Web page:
The policy is one of the foundations of an effective governance framework. I talked about policies generally in a recent blog post
and will be doing two sessions on social media policies at the AIIM Social Business Virtual Event
on September 8. Today I'd like to dive a bit deeper into Twitter and why you might need a Twitter policy - or not.
That last point first. It's generally not a good practice to have a policy for Twitter, another for Facebook, etc. for a couple of reasons - there are far too many services out there, with new ones coming up all the time, and many of the basic elements will be identical across all the services. The better approach is to have a unified communications, or Internet, or social media policy that is generally applicable across platforms. Where there are specific issues, those could be addressed as appendices, as separate policies, or as part of more detailed guidelines.
The first issue that is unique to Twitter is the idea of endorsement. Since Twitter has an asymmetrical contact model - that is, I can follow you without your following me back - the mere act of following someone carries a bit more weight than it would on, say, LinkedIn. Twitter also has a feature called "Favorite" which lets you bookmark a Tweet. This pretty clearly appears as an endorsement; however, many people use Favorite as a way to bookmark a Tweet, typically with a link, to return to later. And reTweets (RTs) are perceived as endorsement as well. The policy should address the notion of endorsement and may include a statement denying such endorsement for these types of acts.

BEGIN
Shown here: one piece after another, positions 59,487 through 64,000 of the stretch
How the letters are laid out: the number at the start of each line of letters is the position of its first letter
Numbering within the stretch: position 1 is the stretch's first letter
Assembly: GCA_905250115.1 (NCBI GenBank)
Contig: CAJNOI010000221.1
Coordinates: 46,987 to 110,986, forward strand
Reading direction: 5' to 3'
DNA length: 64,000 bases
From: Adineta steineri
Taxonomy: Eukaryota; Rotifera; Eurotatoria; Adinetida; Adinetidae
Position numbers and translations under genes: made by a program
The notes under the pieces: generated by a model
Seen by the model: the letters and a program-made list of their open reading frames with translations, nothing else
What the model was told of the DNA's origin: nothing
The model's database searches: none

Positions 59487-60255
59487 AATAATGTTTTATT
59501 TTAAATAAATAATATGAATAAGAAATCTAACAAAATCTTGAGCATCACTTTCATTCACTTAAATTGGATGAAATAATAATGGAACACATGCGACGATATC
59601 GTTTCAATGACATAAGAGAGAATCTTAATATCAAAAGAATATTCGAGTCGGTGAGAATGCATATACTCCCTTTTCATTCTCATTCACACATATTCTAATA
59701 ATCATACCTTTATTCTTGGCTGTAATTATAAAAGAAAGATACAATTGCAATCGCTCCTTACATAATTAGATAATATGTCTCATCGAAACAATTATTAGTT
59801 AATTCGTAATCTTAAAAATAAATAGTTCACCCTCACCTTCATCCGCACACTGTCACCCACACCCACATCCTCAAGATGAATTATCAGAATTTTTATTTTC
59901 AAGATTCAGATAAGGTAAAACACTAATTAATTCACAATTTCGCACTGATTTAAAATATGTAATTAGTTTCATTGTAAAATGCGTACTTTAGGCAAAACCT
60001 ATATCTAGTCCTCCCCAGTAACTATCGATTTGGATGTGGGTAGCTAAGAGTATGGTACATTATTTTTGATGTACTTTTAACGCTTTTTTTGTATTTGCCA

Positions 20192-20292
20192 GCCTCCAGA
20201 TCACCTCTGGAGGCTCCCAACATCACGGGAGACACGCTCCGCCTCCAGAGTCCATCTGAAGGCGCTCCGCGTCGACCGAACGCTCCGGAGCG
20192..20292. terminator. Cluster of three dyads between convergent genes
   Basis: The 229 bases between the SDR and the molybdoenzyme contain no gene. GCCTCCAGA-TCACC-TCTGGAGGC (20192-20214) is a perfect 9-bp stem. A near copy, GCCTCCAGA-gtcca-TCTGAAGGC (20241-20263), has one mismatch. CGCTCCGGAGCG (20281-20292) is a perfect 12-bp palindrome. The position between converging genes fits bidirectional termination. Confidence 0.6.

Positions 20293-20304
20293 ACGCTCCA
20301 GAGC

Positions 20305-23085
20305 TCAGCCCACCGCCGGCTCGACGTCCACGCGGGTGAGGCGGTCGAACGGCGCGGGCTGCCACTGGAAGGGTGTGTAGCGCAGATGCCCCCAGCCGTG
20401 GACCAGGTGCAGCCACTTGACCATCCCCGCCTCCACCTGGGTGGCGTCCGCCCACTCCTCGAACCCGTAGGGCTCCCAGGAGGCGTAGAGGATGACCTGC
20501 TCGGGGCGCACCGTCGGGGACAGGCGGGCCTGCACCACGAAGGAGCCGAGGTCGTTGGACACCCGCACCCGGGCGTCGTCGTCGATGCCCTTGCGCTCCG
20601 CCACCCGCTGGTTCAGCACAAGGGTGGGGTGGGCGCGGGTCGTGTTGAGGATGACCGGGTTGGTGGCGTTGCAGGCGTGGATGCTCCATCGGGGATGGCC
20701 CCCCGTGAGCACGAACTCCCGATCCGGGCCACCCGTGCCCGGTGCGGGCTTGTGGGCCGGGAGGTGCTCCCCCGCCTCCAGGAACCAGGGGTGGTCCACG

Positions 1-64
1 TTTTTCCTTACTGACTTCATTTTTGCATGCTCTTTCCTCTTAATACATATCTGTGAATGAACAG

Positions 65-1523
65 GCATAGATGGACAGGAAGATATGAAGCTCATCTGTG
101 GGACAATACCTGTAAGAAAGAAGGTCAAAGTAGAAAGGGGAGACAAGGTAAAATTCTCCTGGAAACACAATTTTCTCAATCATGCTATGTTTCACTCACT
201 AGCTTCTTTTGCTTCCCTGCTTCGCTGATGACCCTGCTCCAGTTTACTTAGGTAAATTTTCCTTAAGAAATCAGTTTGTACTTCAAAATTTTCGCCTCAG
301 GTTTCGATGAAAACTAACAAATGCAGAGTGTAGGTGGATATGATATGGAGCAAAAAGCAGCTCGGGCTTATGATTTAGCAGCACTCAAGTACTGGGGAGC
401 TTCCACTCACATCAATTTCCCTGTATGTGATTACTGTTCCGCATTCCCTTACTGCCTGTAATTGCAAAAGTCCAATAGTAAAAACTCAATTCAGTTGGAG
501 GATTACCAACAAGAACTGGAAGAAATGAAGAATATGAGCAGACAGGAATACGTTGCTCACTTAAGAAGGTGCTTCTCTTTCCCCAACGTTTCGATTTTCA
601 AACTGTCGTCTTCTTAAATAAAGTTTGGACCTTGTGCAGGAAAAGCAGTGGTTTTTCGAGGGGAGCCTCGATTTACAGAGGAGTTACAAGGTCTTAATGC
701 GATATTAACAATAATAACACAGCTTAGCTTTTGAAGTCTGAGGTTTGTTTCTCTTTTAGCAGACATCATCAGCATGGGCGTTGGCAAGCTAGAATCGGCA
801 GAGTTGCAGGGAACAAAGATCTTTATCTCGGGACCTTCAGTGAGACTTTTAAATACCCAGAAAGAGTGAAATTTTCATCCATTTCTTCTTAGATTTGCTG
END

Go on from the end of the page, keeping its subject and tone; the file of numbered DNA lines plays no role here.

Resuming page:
Direct messages (DMs) allow Twitter to function as a sort of email service - the DMs are private and not part of the public timeline. This can cause problems for two reasons. First, they could circumvent measures to capture content for regulatory reasons. Second, and more importantly, many users think that because DMs are private they cannot be made public. DMs can be cut & pasted just like any other type of content. The policy should address acceptable usage and transparency for direct messages.
Finally, Twitter and many services like it allow other services to use it as an authentication mechanism. On the surface this is great because users no longer have to create new accounts on each new service, remember new usernames and passwords, etc. It also makes it easier to be a latecomer to a service because there can be more than one "Smith Goods Inc." on the service. However, users aren't always as careful as they should be with their account security, and if your Twitter account is compromised it means someone can send all manner of content through it, harming your reputation, your organization's reputation, and even causing legal issues. It could also be used to direct people to a malware-laden site, and they will be more likely to click the link because it appears to have come from a trusted source. The policy should identify security as an issue and be supported with guidelines on what types of services are appropriate to connect to (if any).
#ElectronicRecordsManagement #ERM #web2.0 #governance #socialmedia #twitter #Records-Management #SocialBusiness
There are other Twitter-unique issues to address in the policy; to find out what they are and how to address them, come to the AIIM Social Business Virtual Event
on September 8.